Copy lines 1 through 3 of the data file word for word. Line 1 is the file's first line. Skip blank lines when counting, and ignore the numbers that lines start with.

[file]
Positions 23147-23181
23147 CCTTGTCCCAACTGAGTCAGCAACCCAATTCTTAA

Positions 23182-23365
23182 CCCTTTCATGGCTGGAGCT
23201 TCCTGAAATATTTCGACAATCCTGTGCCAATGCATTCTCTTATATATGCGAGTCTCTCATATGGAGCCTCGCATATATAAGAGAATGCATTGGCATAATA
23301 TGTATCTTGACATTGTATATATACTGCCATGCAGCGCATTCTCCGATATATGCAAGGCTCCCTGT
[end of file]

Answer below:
Positions 23147-23181
23147 CCTTGTCCCAACTGAGTCAGCAACCCAATTCTTAA

Positions 23182-23365